Increased Activity in M&A Deals Suggests a Logistics Recovery

The merger and acquisition (M&A) environment provides reason for continued optimism in the global transportation and logistics sector, as the number of deals and pace of deal value in Q2 2010 indicate an ongoing recovery in the industry, according to a recent study from PricewaterhouseCoopers LLP.

In the second quarter of 2010, overall deal activity in the transportation and logistics sector was strong, and the pace of quarterly deal activity generally remained above the post-bubble lows of 2009. In Q2 2010 there were 29 announced deals, a quarterly total that far exceeds the pace of 2009. However, the total announced deal value of $13.1 billion in Q2 2010 somewhat lags 2009, which was skewed upward by a major rail transaction.

"The M&A market for U.S. transport and logistics companies demonstrated relative improvement in the second quarter, and as the proportions of total deal volume continue to trend upward, the sector is showing positive signs of recovery," says Kenneth Evans, U.S. transportation and logistics leader for PricewaterhouseCoopers. "However, we look ahead with guarded optimism, as the potential for a double-dip recession remains a risk to future activity."

Additionally, the relative level of minority stake purchases increased during the second quarter compared with the first half of the year. While this may suggest that a sense of risk aversion remains in the transportation and logistics deal market, it is important to note that this trend coincides with an increased level of deal activity by acquirers and targets in Asia. Specifically, companies in China and India were targeted in 34% of deals announced in Q2 2010 compared with 25% of deals announced in 2009.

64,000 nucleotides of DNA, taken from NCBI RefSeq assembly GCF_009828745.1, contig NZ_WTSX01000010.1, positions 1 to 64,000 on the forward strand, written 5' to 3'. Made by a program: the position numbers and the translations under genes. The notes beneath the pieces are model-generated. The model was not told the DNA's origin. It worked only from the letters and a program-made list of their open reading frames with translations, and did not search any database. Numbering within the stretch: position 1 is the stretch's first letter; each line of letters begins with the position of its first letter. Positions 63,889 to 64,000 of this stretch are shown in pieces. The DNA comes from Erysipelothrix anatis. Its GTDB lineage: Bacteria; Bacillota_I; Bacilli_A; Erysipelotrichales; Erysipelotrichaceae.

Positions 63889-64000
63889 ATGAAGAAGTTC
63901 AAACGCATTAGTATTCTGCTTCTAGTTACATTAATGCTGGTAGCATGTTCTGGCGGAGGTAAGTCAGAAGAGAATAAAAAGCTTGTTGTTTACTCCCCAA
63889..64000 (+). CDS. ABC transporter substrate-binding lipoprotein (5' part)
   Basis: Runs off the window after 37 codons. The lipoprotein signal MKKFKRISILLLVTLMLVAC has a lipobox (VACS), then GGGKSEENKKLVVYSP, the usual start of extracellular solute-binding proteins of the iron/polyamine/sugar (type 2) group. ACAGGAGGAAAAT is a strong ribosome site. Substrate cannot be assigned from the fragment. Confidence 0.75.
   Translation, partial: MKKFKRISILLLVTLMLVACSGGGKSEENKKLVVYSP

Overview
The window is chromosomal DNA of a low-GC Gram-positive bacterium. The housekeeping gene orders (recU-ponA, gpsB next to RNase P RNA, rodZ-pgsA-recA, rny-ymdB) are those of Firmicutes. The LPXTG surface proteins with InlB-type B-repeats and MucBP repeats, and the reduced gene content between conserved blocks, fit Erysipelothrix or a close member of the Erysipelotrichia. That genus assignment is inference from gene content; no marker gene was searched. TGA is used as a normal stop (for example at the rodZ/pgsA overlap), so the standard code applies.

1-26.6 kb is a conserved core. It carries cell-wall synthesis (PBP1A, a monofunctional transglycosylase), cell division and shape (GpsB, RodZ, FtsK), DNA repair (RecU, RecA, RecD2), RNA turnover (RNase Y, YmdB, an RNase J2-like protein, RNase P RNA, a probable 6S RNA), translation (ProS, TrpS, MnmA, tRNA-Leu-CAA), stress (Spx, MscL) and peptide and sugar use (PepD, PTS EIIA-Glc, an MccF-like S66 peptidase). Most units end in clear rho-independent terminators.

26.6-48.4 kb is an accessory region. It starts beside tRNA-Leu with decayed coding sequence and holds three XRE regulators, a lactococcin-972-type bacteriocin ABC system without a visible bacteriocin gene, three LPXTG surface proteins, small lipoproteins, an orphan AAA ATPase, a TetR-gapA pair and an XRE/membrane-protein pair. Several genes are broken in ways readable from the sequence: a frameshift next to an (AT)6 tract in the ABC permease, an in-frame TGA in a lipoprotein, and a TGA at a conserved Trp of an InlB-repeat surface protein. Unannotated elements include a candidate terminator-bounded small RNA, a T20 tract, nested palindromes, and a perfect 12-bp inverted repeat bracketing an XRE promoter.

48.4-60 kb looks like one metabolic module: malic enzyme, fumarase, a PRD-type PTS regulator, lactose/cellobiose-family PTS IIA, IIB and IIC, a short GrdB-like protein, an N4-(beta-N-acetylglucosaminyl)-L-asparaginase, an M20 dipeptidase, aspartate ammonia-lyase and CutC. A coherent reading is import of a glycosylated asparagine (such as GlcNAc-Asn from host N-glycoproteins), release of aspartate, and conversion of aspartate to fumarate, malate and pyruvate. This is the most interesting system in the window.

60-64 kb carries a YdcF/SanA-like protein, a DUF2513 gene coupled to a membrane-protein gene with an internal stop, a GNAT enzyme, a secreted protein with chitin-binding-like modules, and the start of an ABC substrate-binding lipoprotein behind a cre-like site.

From a regional perspective, relative interest in Asia and Oceania targets has grown significantly compared with deals targeting entities in other regions. In the second quarter of 2010, Asia and Oceania targets accounted for 69% of deal volume, compared with 49% of deal volume announced in 2009. For targets in all other regions, there was a decline in the proportion of deal volume during this time period, with the exception of North America, which also accounted for significant deal value by acquirer region based on its involvement in two mega deals announced during Q2 2010.

"We're seeing greater involvement from targets in Asia and Oceania, a trend that's primarily being driven by an increase in local-market transactions within China and India. This is further supported by higher economic and traffic growth rates in many nations within the Asia and Oceania region," says Klaus-Dieter Ruske, global transportation and logistics leader for PricewaterhouseCoopers. "As we look ahead, this relatively high level of economic activity should continue to encourage deal making by parties in this region."

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